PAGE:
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Wisdom is More Important Than Short-Term Comfort

Q: I don't want much -- just a comfortable life. I work diligently and want to enjoy the fruits of my labor without hassle. Is it too much to ask for a simple existence without pain and hardship?

Jim: No other generation in history has enjoyed the level of comfort that we do today. But all that luxury comes at a high cost -- and I'm not just talking about dollars and cents. I'm talking about wisdom. Technology has made our lives so easy that we're losing it.

Comfort and leisure have become our highest pursuits in life. We chase them, and then we desperately cling to them once we get them. We'll do anything to avoid discomfort. And therein lies the problem. You see, past generations knew something that we're forgetting: Wisdom is more important than short-term comfort.

Look at the Book of Proverbs, the most popular collection of wisdom in history. It was written by a culture that believed that wisdom was the highest pursuit in life -- not money, not comfort, not luxury. The proverbs repeatedly tell us that wisdom usually requires a little pain. The path from here to there is never a straight line. You make decisions -- you get stuff wrong. Hopefully you learn from your mistakes and do better next time.

The trouble is that we want wisdom, but we don't want pain. I like nice things as much as anybody. But I don't want my desire for comfort to win out over my desire to do what's right. That's how you build a better marriage, become a better parent or make better career choices. You live with the courage to do what's right.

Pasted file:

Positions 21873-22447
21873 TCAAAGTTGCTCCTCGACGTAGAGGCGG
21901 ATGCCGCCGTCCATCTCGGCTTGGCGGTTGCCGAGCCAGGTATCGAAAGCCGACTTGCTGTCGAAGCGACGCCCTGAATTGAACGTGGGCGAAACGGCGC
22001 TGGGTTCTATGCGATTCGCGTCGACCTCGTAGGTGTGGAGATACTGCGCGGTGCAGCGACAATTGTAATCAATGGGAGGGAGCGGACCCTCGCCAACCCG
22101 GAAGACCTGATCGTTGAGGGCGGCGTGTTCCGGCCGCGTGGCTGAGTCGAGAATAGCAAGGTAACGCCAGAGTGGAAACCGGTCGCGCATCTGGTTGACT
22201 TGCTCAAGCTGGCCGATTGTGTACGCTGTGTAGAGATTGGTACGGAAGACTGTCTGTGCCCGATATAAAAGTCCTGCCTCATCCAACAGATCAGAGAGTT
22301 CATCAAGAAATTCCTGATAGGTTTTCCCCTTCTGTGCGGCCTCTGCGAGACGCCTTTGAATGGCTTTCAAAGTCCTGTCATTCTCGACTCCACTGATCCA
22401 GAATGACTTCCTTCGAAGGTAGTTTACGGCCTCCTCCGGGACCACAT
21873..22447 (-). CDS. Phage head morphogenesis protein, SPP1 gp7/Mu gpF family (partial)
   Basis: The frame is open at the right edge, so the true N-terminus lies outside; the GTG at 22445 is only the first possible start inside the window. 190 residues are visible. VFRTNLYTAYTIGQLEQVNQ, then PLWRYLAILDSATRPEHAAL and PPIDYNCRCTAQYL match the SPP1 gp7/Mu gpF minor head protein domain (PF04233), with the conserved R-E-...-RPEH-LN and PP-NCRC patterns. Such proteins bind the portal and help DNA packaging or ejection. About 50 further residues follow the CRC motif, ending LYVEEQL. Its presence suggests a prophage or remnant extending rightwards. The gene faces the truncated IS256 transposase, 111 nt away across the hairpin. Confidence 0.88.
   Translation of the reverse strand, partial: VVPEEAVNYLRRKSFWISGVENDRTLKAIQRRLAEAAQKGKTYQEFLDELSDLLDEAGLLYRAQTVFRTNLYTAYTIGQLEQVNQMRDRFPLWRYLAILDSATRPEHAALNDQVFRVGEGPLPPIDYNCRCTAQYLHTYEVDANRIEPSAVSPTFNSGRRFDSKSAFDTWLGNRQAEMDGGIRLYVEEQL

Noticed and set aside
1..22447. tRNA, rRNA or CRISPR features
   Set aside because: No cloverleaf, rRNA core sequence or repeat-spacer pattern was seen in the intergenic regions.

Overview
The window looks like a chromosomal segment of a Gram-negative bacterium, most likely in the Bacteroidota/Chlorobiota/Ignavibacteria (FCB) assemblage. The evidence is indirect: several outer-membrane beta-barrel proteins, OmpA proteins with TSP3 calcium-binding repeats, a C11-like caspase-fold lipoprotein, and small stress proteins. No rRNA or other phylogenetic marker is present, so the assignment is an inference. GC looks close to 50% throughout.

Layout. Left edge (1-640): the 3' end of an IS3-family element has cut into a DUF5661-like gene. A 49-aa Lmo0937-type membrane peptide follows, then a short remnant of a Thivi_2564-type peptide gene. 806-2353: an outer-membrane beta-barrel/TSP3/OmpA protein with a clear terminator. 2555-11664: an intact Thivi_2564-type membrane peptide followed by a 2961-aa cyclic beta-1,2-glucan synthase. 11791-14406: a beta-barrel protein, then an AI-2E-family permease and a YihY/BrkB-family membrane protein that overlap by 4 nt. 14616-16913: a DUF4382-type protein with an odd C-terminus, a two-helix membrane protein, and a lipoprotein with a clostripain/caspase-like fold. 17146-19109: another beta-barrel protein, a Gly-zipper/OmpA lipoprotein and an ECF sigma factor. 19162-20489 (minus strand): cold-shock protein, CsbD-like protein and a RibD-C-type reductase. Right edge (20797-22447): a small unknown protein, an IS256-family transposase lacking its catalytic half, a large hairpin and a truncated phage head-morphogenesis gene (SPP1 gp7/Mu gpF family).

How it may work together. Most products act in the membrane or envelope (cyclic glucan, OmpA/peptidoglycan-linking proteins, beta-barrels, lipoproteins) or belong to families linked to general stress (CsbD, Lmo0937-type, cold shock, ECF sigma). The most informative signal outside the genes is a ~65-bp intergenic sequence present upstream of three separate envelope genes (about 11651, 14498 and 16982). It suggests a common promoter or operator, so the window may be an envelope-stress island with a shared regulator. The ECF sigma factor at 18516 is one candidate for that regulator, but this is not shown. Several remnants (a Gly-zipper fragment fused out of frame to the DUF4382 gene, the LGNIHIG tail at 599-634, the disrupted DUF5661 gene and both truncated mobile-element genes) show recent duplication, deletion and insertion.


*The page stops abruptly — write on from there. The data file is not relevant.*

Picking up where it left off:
So enjoy your comfort -- but don't run from pain and difficulty. There's wisdom to be found there.

Q: My wife and I try to take regular date nights. The last couple have turned awkward because we ended up arguing over issues we've been facing. Should we just forget date nights until we get things sorted out?

Greg Smalley, Vice President, Family Ministries: Letting conflict invade your recreation is like throwing a red shirt into the washer with white clothes. Even though it's just one small shirt, it can destroy an entire load of laundry by turning it pink (I might have some personal experience in this area). Likewise, even though you may be discussing just one tiny issue, if it's allowed to enter into your relaxation, the entire experience can be damaged.

Conflict can be destructive to your fun times, because it intensifies negative emotions. Painful memories flood into your awareness, and you both may become frustrated. As this happens, it becomes virtually impossible to relax and enjoy each other. If this pattern repeats too often, your mate may lose the desire to do fun things because the experience ends up turning "pink."

Before your enjoyment is destroyed, interrupt arguments or sensitive discussions by agreeing to talk about the issue at a later time. Reschedule the conversation when you can provide the necessary attention it deserves -- and when it won't mess up the fun time you've got planned. Simply say, "Let's not do this right now. How about we talk about that issue later when we're back at home?"

The key is that you must deal with the conflict issue later, or your spouse won't trust that you'll ever talk about it again. Instead, she'll express those negative feelings during your date -- because her past experience has been that it'll be the only opportunity.

By not allowing conflict to harm your recreation, you're sending a very important message: "Our relationship is more important than impulsively arguing about a problem."

Jim Daly is a husband and father, an author, and president of Focus on the Family and host of the Focus on the Family radio program. Catch up with him at or at




(EDITORS: For editorial questions, please contact Hollie Westring at

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